Review on Febrile Seizures in Children

Main Article Content

V. Thadchanamoorthy
Kavinda Dayasiri


Background: Febrile seizures are a common, yet benign neurological disorder and characterized by convulsions associated with fever in childhood due to the effect of fever on the immature brain. All treating clinicians must understand the nature and evaluation of this benign condition.

Objective: To provide up-to-date knowledge on febrile seizures and their evaluation.

Methods: A search was conducted with key terms “febrile seizures” or “febrile convulsion” in various databases and writings. The literature included clinical trials, descriptive and observational studies, meta-analyses, and randomized control trials. 

Results: Febrile seizures occur between the ages of 6 months to 5 years in all ethnic groups. The exact mechanism has been still unknown although several etiologies have been proposed including genetic and environmental factors. Febrile seizures can be either simple or complex. Febrile seizures generally occur within the first day of fever but rarely happen after 24 hours. Most of the time, febrile convulsions are short-lasting and self-limiting. The diagnosis is mainly based on the clinical description, and investigations have a limited role. Children less than one year of age with suspicion of bacterial infection need lumbar puncture to exclude meningitis. Management mostly depends on control of fever and the treatment of underlying conditions which precipitate fever. Some children can have prolonged convulsions which need anticonvulsants to abort an acute attack. Otherwise, long term prophylactic anticonvulsants have an insignificant role in the prevention of recurrences of febrile seizures. Physical methods also play an insignificant role. As the condition commonly carries a favorable prognosis, unnecessary interventions should be avoided. Since febrile seizures recur in a significant proportion of children, they may bring needless fears and anxieties in parents. However, proper health education for parents by health care personnel might alleviate the anxiety and improve the quality of life of children with febrile seizures.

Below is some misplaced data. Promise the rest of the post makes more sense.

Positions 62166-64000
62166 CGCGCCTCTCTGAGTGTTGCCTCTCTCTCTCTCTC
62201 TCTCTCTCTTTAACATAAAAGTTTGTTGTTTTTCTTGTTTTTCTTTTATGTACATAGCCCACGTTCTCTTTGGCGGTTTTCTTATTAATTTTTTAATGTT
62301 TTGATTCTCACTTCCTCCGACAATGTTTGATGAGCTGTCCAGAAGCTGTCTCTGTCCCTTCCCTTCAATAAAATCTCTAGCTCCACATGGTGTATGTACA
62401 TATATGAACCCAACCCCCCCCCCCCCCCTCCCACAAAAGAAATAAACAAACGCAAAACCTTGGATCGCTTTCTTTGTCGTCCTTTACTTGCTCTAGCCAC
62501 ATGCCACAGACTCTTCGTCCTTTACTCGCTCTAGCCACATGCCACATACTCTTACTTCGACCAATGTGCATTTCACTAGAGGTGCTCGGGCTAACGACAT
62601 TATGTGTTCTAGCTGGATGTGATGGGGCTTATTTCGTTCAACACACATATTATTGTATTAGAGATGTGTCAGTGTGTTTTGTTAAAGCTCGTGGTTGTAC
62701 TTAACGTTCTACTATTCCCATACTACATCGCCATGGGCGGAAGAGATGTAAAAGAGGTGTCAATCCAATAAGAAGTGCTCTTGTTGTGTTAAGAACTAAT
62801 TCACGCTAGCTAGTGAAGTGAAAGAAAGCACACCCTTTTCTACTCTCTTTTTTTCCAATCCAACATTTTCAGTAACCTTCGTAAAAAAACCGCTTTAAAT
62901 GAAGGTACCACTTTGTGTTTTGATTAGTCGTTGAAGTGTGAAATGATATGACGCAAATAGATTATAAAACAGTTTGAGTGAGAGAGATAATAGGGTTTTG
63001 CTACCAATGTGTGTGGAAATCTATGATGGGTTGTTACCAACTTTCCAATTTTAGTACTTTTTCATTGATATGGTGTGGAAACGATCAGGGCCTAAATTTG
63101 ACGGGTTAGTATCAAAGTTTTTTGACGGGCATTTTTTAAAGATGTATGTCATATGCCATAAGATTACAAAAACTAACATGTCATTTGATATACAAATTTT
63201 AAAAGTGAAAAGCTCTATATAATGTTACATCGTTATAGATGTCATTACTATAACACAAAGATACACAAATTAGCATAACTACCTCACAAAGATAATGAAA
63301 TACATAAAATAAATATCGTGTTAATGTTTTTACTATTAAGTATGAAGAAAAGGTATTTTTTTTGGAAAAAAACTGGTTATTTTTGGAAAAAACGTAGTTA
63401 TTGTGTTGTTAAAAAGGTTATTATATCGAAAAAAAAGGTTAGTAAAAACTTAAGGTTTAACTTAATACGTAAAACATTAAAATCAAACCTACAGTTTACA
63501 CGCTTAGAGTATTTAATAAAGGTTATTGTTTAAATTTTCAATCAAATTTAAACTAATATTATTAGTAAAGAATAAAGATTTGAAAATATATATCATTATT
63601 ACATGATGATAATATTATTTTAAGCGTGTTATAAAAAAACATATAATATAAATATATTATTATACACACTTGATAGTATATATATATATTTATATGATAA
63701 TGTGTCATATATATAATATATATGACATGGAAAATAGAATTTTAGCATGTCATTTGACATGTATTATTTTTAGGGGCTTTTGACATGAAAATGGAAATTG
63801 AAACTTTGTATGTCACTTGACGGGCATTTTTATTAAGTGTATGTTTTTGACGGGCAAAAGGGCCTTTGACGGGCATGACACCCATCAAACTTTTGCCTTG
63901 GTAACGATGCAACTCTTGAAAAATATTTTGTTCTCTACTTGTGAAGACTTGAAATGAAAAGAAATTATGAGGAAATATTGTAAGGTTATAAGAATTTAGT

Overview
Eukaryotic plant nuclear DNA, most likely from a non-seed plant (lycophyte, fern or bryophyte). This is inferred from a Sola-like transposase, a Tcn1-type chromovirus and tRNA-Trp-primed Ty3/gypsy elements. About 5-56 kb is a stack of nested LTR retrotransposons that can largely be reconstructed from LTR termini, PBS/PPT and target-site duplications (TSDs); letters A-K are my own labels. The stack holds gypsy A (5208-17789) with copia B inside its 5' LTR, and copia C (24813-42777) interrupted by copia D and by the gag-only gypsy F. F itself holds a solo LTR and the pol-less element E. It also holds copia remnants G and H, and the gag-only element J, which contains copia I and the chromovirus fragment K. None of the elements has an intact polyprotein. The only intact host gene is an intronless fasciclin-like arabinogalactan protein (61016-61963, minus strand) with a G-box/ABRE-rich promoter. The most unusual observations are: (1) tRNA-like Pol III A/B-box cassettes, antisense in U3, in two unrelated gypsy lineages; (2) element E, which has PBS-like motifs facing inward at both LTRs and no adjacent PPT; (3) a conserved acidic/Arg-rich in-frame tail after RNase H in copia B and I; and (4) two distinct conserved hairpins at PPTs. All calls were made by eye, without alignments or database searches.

Conclusion: Febrile convulsions are benign and self-limiting. Continuous use of anticonvulsants to prevent the recurrence of febrile seizures is not endorsed. Intermittent prophylaxis at the time of fever is also not routinely recommended. Both physical methods and antipyretics have limited value in the prevention of febrile seizures.

Febrile seizure, febrile status epilepticus, phenobarbitone, electroencephalogram.

Article Details

How to Cite
Thadchanamoorthy, V., & Dayasiri, K. (2020). Review on Febrile Seizures in Children. International Neuropsychiatric Disease Journal, 14(2), 25-35.
Review Article


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